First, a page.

updated 01:40 pm EDT, Wed May 21, 2014
Apple insists promise was 'too vague'
A judge for the Santa Clara County Superior Court, Carol Overton, has given the go-ahead for a lawsuit targeting Apple over job promises. The plaintiff, Wayne Goodrich, says that he reported directly to Apple co-founder Steve Jobs for over 20 years, including not just time at Apple -- where he spent 17 years -- but also at Pixar and NeXT. His role involved preparing Jobs' public presentations, which have often been a huge draw for the media and helped to sell products like the iMac, iPod, and iPhone.
Goodrich claims that in 2005, Jobs promised him that he would always have a job at Apple, regardless of what happened to his position or Jobs himself. Nevertheless Goodrich was fired from Apple in December 2011, just two months after Jobs' death from pancreatic cancer. In his lawsuit Goodrich claims this happened for "business reasons" unconnected to job performance, and as compensation he is seeking punitive damages for lost wages and restricted stock units worth over $1 million.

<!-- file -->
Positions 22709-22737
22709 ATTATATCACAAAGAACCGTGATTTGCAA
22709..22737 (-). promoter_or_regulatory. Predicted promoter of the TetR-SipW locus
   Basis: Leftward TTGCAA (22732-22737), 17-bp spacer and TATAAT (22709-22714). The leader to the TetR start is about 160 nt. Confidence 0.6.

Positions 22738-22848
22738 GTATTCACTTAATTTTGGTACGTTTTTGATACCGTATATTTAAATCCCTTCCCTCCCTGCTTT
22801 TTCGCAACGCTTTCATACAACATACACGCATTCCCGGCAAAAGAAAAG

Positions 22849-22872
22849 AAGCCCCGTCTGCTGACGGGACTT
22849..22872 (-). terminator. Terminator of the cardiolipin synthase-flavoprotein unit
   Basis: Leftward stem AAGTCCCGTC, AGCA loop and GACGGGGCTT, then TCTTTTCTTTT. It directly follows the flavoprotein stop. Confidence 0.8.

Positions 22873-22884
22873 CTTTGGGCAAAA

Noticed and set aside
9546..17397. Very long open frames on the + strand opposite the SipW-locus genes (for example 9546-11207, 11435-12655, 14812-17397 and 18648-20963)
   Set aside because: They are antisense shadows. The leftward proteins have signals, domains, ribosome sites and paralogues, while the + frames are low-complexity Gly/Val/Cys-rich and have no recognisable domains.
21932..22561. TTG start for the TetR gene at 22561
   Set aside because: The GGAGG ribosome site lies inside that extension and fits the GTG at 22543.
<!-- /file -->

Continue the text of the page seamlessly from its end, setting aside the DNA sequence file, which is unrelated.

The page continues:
Until Tuesday, lawyers for Apple had been pursuing a summary judgment, arguing that Jobs' alleged promise was "too vague" to establish the existence of a contract, and that Goodrich was really under "at will" terms that let Apple fire him at any time. They also suggested that the firing happened because Schiller had no use for Goodrich after Jobs' death, rather than as an attempt to deny him stock. "The evidence simply did not show [Apple marketing head] Phil Schiller knew the amount of the restricted stock units when he made the decision to terminate," wrote Orrick, Herrington & Sutcliffe attorney Joseph Liburt.
In her ruling, Overton says she found enough evidence to go to trial based on the legitimacy of the reasons for his firing. Apple lawyers have already objected, and Overton is expected to make a final ruling within the next several days.